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Book Review: The Soft Edge

Rich Karlgaard's The Soft Edge, published by Jossey-Bass, is an excellent management book for any level in any company. I recommend to my clients that they need to read a minimum of two business books a year, and this book makes my 2015 list.

In the first chapter, Karlgaard discusses the three sides of the triangle of business. The bottom is the "strategic base," the left side is the "hard edge" and the right side is the "soft edge." The hard edge is the traditional operations, ratios, measurements and systems of running any effective organization. Karlgaard spends just a few pages describing the importance of the hard edge and the five components that make up that side of the triangle.

Karlgaard then moves on to describing what he means by the soft edge. It is made up of five components, as well: trust, smarts, teams, taste and story. Immediately, he begins to build his case for the power of soft-edge management. Each of the following chapters takes the five components and breaks them into greater details and explanations. 

Trust: Trust begins with culture and values. As with many management-focused books, The Soft Edge quotes business leaders on the topic to reinforce Karlgaard's points (one such quote is, "Trust is the lubrication that makes it possible for organizations to work"). Karlgaard describes both internal and external levels of trust and makes his point by quoting a survey: "For the first time in in history, impressions of openness, sincerity and authenticity are more important to a corporation's reputation than the quality of products and services."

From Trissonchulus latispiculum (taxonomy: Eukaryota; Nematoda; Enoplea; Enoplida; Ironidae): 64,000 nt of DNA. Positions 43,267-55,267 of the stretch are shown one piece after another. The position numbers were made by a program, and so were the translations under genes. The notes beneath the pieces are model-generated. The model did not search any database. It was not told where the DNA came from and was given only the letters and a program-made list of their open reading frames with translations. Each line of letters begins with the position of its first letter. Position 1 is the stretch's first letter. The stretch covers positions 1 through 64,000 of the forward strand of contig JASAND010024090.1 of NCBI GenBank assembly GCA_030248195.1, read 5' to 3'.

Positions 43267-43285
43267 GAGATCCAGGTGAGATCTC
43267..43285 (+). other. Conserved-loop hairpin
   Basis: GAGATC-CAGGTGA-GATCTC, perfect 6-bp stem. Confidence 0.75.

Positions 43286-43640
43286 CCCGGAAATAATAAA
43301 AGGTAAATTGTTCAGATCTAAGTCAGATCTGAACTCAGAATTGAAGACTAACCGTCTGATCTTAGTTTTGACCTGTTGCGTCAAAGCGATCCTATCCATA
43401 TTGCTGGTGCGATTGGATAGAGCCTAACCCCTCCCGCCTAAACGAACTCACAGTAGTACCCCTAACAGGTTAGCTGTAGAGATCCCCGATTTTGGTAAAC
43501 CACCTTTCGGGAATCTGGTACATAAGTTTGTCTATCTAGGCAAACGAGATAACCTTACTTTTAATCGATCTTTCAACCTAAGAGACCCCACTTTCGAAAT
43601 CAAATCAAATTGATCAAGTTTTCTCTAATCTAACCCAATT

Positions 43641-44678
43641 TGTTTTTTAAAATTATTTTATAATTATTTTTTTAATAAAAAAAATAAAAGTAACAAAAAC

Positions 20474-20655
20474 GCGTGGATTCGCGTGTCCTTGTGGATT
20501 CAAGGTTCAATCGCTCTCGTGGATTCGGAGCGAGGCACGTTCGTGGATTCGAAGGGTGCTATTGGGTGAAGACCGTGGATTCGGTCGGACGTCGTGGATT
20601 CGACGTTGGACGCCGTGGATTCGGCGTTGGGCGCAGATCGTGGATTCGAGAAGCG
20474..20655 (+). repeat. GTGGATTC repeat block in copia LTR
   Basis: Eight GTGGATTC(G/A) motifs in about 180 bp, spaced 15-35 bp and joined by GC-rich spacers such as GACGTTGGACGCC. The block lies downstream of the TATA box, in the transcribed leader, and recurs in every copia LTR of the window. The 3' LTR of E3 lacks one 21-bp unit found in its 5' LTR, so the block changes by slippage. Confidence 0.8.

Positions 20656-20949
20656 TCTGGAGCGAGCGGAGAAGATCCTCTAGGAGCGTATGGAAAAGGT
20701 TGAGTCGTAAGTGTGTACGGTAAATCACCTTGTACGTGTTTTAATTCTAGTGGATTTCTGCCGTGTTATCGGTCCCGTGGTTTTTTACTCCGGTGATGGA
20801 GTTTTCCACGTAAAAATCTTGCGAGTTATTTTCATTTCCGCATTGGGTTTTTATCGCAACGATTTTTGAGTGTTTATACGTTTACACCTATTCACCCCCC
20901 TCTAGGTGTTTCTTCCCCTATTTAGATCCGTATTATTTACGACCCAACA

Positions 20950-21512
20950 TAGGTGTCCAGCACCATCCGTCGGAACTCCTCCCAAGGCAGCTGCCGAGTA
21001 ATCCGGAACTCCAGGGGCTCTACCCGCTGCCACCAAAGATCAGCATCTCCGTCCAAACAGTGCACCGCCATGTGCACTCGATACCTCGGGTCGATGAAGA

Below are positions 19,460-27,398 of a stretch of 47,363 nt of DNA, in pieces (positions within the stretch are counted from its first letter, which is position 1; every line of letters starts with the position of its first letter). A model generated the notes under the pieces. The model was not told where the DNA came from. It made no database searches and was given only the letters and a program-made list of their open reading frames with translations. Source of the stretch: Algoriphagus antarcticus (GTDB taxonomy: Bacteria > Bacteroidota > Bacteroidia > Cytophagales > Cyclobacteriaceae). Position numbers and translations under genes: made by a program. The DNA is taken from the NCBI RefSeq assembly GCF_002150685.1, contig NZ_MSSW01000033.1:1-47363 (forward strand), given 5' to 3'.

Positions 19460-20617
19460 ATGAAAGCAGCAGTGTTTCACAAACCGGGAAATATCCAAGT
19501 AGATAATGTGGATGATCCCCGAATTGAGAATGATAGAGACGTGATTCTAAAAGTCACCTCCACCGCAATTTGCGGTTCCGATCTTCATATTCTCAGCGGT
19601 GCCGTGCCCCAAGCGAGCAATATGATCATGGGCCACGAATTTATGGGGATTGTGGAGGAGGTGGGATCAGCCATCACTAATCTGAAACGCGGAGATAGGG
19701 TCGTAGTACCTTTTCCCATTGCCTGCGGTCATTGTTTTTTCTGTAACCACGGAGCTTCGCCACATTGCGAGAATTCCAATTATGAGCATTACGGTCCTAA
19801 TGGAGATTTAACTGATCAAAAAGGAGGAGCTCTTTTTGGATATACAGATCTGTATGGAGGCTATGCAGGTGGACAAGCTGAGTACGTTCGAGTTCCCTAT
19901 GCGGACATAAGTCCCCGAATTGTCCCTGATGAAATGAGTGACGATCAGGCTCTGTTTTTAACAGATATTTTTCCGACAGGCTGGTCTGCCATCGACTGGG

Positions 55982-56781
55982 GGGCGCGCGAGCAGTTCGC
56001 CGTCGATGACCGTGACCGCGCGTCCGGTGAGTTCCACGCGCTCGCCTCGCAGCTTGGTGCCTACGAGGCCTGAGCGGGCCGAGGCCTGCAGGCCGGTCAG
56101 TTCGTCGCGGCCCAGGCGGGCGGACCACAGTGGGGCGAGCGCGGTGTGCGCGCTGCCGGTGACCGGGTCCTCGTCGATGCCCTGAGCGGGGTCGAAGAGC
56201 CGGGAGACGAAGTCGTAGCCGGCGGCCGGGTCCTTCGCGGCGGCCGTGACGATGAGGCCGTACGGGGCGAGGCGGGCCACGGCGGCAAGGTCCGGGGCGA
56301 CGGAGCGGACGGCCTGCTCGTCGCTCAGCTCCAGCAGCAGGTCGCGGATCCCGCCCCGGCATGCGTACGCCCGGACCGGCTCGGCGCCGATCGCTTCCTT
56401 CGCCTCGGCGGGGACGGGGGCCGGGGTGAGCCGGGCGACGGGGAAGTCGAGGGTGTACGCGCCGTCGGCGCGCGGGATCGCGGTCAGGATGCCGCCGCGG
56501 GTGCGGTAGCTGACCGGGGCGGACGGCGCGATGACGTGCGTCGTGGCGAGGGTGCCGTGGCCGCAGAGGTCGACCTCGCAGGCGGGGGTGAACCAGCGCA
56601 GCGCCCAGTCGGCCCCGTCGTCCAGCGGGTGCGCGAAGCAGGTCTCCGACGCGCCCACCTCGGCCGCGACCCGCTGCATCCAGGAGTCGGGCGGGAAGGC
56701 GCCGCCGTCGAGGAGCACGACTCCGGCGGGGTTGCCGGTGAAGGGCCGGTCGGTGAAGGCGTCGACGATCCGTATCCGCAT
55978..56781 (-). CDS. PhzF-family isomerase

(The amazing thing was that I was reading this book on my way to Las Vegas to speak at a conference, and one section of my program was on "building trust." During my speech, I picked up the book and quoted from it to help me drive home my points. When I packed my book for the trip, I did not know the contents of the chapters -- it was a total coincidence.)

Smarts: There are two components. One is the ability to learn new things and solve novel problems. The second is the ability to apply outcomes of learning -- call this intelligence -- as knowledge.

Teams: This chapter rang a bell when Karlgaard described the two-pizza rule: A team should never be larger than what two pizzas could feed. He writes on the need to improve speed and execution. It's a great chapter on a topic that many others have tried to cover without Karlgaard's insights and story.

Taste: In this chapter, Karlgaard identifies key organizations that have focused on the "experience" of going beyond the aesthetic of the product, but creating the emotional connection.

Story: The point Karlgaard makes in this chapter is the power of having a corporate story and the need to craft, share and create stories for both employees, customers and prospects. Building belief is critical in creating a sustaining business model.

In the concluding chapter, Karlgaard summarizes the prior chapters with a case study of a situation where companies have focused on the soft edges and where they have not -- and the results. If by the end of this book you are not a believer in the power of the soft edge, this chapter will convince you.

Buy this book for each member of your management team and discuss one chapter a week at your management team meetings. It will make a difference to your success.

Posted by Ken Thoreson on January 19, 2015 at 3:14 PM